NCPA provides insight on addressing waste, fraud and abuse in health care to House subcommittee

ALEXANDRIA, Va. — The National Community Pharmacists Association on Wednesday submitted a statement for the record to the U.S. House Energy and Commerce Health Subcommittee for its hearing on “Fostering Innovation to Fight Waste, Fraud and Abuse in Health Care.” NCPA’s statement called for pharmacy audits to focus on true waste, fraud and abuse as opposed to clerical errors, and for policymakers to examine mail-order waste in federal health programs. 

“The fiscal integrity of government programs requires finding effective and efficient ways of rooting out fraud, waste and abuse,” stated NCPA CEO Douglas Hoey. “When the right patient receives the right medication as prescribed, at the right time and for the correct price, that shouldn’t be a punishable offense. Pharmacy audits should focus on finding real malfeasance. Instead, clerical errors are being utilized to pad the middleman’s profits on the backs of healthcare providers," he said. "In addition, policymakers must achieve greater oversight of waste generated by mail-order autoshipping as well as transparency to better manage and evaluate contracts with pharmacy benefit managers.”

NCPA’s statement noted that nearly half (43.6%) of claims deemed to be overpayments were reversed in favor of providers upon appeal.

And Medicare acknowledges egregious pharmacy auditing, noting in the 2014 draft Call Letter that, “[t]he increasing incidence of these adjustments for ‘routine clerical errors’ rather than incorrect payment amounts (financial errors) may be related to the incentives in contingency reimbursement arrangements with claim audit vendors.” They added, “[w]e are concerned that the growing practice of post-audit total claim recoupments from pharmacies is distorting Part D payment, as well as compromising Part D data integrity and impairing our ability to oversee the program.”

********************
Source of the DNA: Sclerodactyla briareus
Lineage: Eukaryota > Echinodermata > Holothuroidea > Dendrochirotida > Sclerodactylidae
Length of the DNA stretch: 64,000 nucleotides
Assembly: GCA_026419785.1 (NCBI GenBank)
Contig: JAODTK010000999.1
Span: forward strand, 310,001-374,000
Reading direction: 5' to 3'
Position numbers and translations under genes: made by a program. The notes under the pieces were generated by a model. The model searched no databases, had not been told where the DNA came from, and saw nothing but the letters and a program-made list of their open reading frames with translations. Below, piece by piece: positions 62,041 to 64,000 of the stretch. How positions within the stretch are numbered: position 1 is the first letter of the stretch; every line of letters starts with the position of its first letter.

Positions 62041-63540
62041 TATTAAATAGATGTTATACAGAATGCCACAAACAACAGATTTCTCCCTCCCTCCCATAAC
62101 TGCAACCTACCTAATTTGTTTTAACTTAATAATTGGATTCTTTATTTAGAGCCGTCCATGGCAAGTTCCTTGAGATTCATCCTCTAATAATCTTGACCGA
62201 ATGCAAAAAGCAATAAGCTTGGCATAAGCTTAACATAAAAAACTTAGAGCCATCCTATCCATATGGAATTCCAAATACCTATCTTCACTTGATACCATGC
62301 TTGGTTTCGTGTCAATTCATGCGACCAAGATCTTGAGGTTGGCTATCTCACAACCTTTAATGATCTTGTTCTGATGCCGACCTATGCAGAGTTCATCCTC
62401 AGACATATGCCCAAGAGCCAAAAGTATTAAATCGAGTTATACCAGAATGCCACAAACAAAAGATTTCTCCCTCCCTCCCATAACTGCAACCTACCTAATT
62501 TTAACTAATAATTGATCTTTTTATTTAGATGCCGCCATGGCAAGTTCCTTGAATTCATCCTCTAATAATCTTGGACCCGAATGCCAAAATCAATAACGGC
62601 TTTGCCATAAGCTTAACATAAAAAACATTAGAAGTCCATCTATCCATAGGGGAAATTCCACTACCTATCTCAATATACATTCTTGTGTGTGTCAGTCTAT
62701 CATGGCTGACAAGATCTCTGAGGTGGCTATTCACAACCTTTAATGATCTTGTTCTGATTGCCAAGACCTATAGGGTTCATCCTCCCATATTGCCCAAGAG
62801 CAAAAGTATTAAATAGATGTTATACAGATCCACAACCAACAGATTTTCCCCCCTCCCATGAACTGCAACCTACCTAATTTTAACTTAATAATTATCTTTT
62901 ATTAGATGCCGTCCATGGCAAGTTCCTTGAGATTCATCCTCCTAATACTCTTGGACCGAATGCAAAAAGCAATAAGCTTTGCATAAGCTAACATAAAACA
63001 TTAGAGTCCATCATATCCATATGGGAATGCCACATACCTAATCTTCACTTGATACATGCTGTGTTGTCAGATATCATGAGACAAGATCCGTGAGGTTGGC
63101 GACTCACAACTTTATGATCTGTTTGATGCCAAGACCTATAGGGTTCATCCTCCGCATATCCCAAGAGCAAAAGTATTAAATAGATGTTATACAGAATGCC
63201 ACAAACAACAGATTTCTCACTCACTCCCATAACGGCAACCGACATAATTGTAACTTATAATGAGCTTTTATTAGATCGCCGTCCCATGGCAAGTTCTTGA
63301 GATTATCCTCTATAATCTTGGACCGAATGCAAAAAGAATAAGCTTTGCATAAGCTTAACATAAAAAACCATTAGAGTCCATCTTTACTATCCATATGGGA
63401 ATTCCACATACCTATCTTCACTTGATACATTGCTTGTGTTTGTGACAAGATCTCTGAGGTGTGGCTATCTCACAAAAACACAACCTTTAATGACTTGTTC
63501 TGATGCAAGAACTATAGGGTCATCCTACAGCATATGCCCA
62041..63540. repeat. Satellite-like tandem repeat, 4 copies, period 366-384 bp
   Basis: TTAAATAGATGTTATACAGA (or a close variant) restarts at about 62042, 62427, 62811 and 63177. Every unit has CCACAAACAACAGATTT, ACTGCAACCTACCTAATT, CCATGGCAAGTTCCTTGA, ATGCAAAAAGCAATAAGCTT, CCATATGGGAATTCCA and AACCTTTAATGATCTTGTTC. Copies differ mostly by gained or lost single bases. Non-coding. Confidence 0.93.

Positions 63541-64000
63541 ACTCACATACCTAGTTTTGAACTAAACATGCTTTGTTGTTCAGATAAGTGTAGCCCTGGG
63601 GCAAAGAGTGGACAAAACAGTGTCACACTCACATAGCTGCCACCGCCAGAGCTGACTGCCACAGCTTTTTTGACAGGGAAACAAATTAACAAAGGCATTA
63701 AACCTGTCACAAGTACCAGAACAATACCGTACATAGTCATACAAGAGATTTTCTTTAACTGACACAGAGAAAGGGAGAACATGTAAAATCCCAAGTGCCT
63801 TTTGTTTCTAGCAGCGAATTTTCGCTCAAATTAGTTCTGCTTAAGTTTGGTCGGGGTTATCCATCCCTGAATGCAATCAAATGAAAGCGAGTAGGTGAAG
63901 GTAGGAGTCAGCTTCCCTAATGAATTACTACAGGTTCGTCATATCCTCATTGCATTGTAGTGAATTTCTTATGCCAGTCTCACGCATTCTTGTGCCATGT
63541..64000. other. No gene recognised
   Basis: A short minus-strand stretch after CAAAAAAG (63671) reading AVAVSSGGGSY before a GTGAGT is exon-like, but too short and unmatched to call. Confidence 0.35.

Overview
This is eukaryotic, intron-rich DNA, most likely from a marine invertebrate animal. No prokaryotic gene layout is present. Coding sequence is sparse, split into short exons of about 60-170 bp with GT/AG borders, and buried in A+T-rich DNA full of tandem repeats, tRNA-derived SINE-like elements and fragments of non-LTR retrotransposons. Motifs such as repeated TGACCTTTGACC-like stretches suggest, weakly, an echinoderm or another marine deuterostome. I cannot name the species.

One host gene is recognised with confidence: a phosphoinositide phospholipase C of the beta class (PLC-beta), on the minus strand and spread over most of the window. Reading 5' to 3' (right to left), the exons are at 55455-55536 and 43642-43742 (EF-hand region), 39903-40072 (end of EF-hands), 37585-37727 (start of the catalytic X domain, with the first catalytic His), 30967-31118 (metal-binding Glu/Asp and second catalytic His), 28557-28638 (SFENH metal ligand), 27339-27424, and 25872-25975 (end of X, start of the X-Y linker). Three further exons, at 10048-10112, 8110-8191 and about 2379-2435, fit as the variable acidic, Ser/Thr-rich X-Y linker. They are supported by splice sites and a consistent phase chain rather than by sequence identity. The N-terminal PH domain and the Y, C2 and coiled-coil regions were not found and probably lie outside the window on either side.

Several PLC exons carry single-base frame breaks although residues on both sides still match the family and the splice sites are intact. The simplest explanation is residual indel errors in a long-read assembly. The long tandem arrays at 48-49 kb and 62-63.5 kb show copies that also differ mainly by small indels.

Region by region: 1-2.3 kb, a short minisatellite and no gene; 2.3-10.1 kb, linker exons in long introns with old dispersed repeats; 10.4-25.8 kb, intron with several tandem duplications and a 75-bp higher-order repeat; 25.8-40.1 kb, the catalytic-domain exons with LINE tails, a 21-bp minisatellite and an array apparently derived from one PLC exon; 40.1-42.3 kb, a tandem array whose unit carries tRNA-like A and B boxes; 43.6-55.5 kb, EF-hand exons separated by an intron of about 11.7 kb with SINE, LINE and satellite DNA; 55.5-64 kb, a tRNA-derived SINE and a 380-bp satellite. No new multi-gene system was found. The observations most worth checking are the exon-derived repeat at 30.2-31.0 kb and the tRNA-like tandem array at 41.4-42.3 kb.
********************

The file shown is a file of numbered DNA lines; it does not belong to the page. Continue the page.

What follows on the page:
NCPA added that waste through mail order auto-shipping is rampant. Medicare has received complaints from beneficiaries about auto-shipping of excessive or unneeded medical products and has documented such incidences. Recently, in front of the House Small Business Committee, a Medicare official testified that from a selected group of beneficiaries that ceased ordering DTS in 2011, 60% of these beneficiaries had more than 10 months’ worth of diabetes testing supplies on hand, likely as a result of mail-order autoshipping. In addition, NCPA strongly encourages an audit of the TRICARE mail-order program, given the many examples of mail-order waste observed by NCPA members.

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